Inadequate tissue perfusion resulting from cardiac dysfunction
Clinical definition - decreased cardiac output and tissue hypoxia in the presence of adequate intravascular volume
Hemodynamic definition - sustained systolic BP <90 mm Hg, cardiac index<2.2 L/min/m2, PCWP >15 mm Hg
Causes of Cardiogenic Shock
Right ventricular infarction
Myocarditis (fulminant myocarditis)
Prolonged cardiopulmonary bypass
Septic shock with myocardial depression
Initial Approach: Management
Intubation and ventilation if needed
Continuous EKG monitoring
Fluid challenge if no pulmonary edema
Vasopressors for hypotension
Intra-aortic Balloon Counterpulsation
Reduces afterload and augments diastolic perfusion pressure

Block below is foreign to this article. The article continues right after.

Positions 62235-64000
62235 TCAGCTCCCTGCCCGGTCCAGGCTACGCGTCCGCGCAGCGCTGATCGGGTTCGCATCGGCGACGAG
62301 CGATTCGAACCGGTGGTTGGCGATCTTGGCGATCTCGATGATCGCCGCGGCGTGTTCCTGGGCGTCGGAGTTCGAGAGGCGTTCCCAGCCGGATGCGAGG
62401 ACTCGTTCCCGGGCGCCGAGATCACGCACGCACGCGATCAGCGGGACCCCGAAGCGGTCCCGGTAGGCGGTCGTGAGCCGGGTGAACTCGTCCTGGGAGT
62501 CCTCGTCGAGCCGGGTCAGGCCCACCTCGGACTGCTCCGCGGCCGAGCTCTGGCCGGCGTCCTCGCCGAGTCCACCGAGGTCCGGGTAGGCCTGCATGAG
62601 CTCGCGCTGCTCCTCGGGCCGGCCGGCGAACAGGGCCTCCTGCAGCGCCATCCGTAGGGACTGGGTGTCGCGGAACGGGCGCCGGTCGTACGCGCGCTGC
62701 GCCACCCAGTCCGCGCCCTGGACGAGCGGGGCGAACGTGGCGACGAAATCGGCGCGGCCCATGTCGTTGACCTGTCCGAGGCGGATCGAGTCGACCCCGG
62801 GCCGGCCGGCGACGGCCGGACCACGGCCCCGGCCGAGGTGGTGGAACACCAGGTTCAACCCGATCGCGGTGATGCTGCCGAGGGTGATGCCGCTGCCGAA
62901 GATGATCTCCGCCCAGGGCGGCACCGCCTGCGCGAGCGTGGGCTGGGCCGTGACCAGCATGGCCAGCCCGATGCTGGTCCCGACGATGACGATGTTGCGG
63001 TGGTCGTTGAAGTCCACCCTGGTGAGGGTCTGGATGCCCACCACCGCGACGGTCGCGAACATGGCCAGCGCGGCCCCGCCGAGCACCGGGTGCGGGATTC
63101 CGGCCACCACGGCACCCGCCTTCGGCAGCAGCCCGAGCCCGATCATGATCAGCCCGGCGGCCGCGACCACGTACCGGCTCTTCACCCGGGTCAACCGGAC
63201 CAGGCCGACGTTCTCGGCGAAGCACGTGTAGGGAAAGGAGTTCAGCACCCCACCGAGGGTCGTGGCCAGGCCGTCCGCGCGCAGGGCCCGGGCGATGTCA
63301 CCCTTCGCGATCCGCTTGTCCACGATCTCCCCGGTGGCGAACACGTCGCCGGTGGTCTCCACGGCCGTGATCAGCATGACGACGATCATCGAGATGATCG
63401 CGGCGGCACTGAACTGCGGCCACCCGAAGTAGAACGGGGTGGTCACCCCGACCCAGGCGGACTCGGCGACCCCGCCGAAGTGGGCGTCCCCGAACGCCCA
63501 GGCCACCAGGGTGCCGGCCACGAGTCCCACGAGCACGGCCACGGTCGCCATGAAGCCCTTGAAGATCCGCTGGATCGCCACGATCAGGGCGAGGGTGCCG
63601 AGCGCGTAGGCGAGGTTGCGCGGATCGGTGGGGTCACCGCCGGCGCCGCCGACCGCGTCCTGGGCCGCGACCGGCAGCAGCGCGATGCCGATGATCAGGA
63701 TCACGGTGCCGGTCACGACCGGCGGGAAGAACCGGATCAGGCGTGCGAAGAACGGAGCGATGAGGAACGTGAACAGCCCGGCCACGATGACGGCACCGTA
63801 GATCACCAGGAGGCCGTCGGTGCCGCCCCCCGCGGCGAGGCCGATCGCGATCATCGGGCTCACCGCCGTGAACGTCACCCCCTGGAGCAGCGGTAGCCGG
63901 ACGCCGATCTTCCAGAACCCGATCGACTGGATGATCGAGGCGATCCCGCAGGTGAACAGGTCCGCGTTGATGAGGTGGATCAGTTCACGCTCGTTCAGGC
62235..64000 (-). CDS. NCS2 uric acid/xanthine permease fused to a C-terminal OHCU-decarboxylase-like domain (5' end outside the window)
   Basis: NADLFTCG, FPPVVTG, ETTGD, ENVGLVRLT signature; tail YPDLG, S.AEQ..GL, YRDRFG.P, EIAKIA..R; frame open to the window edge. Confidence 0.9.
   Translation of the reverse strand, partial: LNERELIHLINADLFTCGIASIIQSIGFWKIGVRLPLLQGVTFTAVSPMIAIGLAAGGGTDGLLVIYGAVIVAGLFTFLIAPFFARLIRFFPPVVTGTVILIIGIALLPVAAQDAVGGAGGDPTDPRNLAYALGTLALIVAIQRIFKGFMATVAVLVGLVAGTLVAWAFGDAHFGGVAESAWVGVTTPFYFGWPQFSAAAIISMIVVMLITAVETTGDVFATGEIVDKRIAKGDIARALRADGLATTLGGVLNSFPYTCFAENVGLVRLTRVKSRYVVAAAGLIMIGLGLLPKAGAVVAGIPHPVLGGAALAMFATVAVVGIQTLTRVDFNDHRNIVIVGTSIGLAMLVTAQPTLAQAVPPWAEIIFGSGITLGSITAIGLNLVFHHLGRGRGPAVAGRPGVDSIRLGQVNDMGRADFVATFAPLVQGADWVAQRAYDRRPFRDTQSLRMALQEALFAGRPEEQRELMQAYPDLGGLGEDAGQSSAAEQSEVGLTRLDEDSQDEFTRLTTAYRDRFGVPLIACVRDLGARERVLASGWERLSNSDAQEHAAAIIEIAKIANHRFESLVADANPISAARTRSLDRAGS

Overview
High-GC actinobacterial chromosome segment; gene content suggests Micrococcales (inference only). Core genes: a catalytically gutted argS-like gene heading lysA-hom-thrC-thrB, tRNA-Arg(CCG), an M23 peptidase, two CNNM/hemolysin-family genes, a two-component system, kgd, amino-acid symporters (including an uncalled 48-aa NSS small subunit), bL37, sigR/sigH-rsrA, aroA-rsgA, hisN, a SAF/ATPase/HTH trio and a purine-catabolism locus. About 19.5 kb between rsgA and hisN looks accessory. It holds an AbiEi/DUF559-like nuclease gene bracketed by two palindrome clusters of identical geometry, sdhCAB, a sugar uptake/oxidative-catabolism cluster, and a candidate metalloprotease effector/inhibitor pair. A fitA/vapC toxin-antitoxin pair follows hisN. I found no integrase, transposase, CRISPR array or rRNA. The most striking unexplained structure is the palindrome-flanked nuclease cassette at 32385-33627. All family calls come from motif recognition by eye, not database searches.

Beneficial effects occur without increase in oxygen demand
No improvement in blood flow distal to critical coronary stenosis
No improvement in survival when used alone
May be essential support mechanism to allow for definitive therapy
Pathophysiology of Cardiogenic Shock
Cardiogenic shock IS NOT simply the result of severe depression of LV function due to extensive myocardial ischemia/injury.
Depressed Myocardial Contractility combined with Inadequate Systemic Vasoconstriction resulting from a systemic inflammatory response to extensive myocardial ischemia/injury results in cardiogenic shock .
The Overproduction of Nitric Oxide May Cause Both Myocardial Depression and Inappropriate Vasodilatation.
Thus, excess nitric oxide and peroxy nitrites may be a major contributor to cardiogenic shock complicating MI.
Acute Coronary Syndromes: Definitions
Acute coronary syndrome:
Constellation of clinical symptoms compatible with
acute myocardial ischemia
ST-segment elevation MI (STEMI)
Non-ST-segment elevation MI (NSTEMI)
Angina at rest (usually >20 minutes)
New-onset of class III or IV angina
Increasing angina (from class I or II to III or IV)...